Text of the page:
The study, released in the middle of December, found a rise in interracial relationships especially with Asians, Hispanics, and Native Indians/Alaskan Natives.
But whites and blacks are also marrying other races more today than in the past. For instance, Asian women were far more apt to marry white or black men than Asian men were to find a relationship outside their race.
Some racial groups are more likely to intermarry than others.
Of the 3.6 million adults who got married in 2013, 58% of American Indians, 28% of Asians, 19% of blacks and 7% of whites have a spouse whose race was different from their own.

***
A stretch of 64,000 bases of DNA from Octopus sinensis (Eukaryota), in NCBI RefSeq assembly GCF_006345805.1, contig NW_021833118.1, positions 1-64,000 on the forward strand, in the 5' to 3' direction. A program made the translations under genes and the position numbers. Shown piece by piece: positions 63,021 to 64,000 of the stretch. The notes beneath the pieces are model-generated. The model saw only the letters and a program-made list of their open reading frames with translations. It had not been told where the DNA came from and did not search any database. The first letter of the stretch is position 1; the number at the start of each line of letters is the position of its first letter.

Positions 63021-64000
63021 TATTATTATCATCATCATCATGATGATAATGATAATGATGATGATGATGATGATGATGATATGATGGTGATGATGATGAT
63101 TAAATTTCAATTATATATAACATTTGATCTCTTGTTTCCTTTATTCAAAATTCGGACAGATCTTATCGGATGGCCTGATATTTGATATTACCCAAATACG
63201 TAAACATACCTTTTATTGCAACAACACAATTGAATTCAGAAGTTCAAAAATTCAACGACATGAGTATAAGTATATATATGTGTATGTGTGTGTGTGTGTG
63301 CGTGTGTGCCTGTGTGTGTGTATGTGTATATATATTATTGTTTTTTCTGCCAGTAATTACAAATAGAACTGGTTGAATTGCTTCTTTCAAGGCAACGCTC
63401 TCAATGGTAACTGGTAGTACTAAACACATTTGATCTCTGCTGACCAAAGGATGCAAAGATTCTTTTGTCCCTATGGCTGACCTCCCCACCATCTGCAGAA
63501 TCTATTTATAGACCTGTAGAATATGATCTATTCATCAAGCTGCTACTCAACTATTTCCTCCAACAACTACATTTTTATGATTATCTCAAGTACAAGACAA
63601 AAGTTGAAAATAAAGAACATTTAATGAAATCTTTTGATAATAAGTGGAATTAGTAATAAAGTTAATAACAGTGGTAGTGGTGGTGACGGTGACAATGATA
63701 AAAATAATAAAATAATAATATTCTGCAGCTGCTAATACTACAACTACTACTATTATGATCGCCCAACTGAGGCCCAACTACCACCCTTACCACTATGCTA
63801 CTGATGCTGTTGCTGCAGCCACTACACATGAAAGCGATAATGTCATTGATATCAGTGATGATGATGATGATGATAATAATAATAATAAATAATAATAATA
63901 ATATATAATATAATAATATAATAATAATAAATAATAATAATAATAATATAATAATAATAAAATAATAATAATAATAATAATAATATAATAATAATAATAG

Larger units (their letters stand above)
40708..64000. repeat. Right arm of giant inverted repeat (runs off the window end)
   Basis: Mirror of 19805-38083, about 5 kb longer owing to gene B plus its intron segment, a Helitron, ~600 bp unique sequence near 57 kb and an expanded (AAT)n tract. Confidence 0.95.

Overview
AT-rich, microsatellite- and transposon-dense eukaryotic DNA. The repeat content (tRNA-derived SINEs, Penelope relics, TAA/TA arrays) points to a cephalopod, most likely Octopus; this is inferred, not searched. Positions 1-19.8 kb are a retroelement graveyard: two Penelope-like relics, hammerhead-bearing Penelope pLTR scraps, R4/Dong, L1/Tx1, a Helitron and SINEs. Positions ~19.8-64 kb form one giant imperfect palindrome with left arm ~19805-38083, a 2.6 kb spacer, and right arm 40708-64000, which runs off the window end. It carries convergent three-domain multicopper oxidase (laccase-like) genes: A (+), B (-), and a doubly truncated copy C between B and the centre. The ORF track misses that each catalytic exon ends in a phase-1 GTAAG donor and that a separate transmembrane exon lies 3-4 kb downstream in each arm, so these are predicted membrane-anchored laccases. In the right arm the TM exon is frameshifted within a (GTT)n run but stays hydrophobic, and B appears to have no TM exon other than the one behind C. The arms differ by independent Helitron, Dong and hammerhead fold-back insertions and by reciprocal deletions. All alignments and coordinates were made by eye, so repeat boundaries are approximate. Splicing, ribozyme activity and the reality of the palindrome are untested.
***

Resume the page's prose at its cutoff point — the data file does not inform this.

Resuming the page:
By the time of the American Revolution (1775–1783), the status of slave had been institutionalized as a racial caste associated with African ancestry.
During and immediately following the Revolutionary War, abolitionist laws were passed in most Northern states and a movement developed to abolish slavery.
Most of these states had a higher proportion of free labor than in the South and economies based on different industries.
For modern-day slavery, see Human trafficking in the United States.
Slavery in the United States was the legal institution of human chattel enslavement, primarily of Africans and African Americans, that existed in the United States of America in the 18th and 19th centuries after it gained independence and before the end of the American Civil War.